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Spaces for us are few and far between; SAIC Muslim Students Speak

Muslim students are resigned to the school’s lack of accommodation for the Holy Month of Ramzan (and in general).

By Featured, News, SAIC

Illustration by Shina Kang

“Sehri” or “suhoor”, the time to eat before the fast or “roza”, ends when the time for “Fajr”: the first Namaz (prayer) of the day, starts. The time changes everyday, all in accordance to the subtle changes of the earth’s  revolution of the sun. 

Back home (Pakistan), Ramzan is observed very differently than here. The youth barely sleep, choosing to capitalize the time where chai and coffee is allowed to work through the night and catch up with friends who are similarly awake. They’re responsible for rousing the parents an hour and a half before Sehri time ends, to start preparing the food. 

In my house, it’s usually my sister and I who make the chai, fry eggs and heat up the leftovers. My mother makes the rotis (bread). My brother spends the night revising his recitation for Taraweeh, and my Dad and Dadi join us half an hour before the end of Sehri. That’s when we all sit around the table, and discuss our plan for the day. Workplaces and schools alike change their timings in Ramzan, aware that everyone who’s fasting will get tired early, irritable, and inattentive as the day progresses. Work ends an hour earlier than usual, school classes are shorter, afternoons and early evenings are spent napping. The time before sundown is divided between reciting the Quran and preparing Iftar (Fast-breaking evening meal). Everyone’s in the common space, we all have our roles and responsibilities.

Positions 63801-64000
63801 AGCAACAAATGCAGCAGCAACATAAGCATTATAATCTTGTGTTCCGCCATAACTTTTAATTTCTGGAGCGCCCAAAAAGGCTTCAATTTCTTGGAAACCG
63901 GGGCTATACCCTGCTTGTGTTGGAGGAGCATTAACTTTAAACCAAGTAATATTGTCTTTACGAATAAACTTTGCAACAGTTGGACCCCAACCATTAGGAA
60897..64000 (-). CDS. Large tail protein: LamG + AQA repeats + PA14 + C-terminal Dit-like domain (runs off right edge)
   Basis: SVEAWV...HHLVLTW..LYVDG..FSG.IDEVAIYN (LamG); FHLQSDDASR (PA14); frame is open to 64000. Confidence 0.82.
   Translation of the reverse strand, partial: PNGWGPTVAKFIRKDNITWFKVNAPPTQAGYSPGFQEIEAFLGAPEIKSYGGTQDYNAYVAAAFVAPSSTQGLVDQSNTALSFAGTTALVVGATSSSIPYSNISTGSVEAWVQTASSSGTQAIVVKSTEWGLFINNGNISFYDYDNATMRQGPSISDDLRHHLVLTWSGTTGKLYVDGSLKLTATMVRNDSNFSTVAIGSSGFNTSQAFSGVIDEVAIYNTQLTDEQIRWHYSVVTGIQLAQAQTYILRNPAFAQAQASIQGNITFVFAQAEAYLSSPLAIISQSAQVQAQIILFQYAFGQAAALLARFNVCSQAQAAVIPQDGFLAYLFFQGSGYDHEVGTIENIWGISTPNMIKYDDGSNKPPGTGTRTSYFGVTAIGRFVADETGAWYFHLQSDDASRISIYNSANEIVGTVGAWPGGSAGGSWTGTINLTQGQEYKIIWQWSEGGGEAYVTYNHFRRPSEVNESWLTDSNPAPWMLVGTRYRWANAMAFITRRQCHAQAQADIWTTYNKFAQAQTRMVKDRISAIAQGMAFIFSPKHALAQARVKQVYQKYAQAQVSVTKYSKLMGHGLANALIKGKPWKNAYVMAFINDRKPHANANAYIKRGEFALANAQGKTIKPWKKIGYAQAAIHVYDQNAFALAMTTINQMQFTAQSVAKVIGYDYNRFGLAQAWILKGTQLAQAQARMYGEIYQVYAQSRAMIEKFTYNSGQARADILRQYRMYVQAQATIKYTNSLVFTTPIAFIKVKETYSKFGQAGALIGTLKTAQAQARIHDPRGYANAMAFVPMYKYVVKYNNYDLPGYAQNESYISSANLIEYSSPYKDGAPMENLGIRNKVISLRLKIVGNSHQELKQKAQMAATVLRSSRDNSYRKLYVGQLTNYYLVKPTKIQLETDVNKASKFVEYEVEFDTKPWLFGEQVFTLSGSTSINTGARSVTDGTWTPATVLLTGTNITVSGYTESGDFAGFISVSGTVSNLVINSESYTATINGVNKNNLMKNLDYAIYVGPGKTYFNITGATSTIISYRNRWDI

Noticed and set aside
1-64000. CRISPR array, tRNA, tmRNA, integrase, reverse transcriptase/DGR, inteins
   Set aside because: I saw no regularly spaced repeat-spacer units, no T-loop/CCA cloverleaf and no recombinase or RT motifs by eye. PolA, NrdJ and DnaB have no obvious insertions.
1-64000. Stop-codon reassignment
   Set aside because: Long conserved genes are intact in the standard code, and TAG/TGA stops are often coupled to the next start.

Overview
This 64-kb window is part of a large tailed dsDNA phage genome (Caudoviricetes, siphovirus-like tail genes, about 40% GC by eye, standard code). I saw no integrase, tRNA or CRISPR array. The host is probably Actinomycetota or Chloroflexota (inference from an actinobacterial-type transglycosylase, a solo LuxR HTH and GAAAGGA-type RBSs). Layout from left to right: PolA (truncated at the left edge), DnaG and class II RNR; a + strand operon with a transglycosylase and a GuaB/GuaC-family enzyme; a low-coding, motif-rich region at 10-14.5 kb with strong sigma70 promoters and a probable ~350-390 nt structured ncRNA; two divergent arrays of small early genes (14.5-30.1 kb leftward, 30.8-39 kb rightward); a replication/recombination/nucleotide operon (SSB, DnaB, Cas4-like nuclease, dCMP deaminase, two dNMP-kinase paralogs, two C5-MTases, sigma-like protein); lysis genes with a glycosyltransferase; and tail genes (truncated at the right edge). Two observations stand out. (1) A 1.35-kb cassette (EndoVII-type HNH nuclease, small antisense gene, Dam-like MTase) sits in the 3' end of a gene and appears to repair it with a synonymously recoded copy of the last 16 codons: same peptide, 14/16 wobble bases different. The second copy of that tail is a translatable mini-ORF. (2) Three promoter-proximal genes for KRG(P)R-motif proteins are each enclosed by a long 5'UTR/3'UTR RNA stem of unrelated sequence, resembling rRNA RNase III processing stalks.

Living in Chicago, so far from home, the routine is very different. All the responsibilities are one person’s alone, and the term “community” is lost between the edges of disinterest and apathy in American society. Waking up at 4 a.m. to eat alone would be impossible if not for my roommate and friend Zara, and going through the day would be incredibly hard if I didn’t have a group of friends who are accepting of the toil of fasting in my general mood. 

A few days before Ramzan started, I went out to actively look for others who would be observing it in the school. Most of my day was spent on campus, and I was eager to sit and talk to people who were either getting ready to experience it the first time on campus or people who had already witnessed a Ramzan at SAIC.

I met Jannah Sellars, Art Therapy (MA 2025), at a screening by the SAIC Arab Culture Club. Jannah was perhaps the fourth Muslim I’d met in the school, and so the decision to approach her was easy. We spoke a bit at the event, and we decided to follow up later on call. “The school acts like they aren’t even aware about Muslims being a thing,” she said, “we talk about accessibility a lot in the department. Where is it now?”

Jannah was frustrated at the lack of community building openings through the school. “At this point, just an acknowledgement from the school will be great, because it [Ramzan] is a big deal. They should’ve sent letters to Professors regarding the need for possible accommodation regarding classes and lower energy levels of Muslim students, a memo to them about prayer timings, and dietary restrictions in case they’re bringing something for the class. They should do something for Muslim students to feel seen.”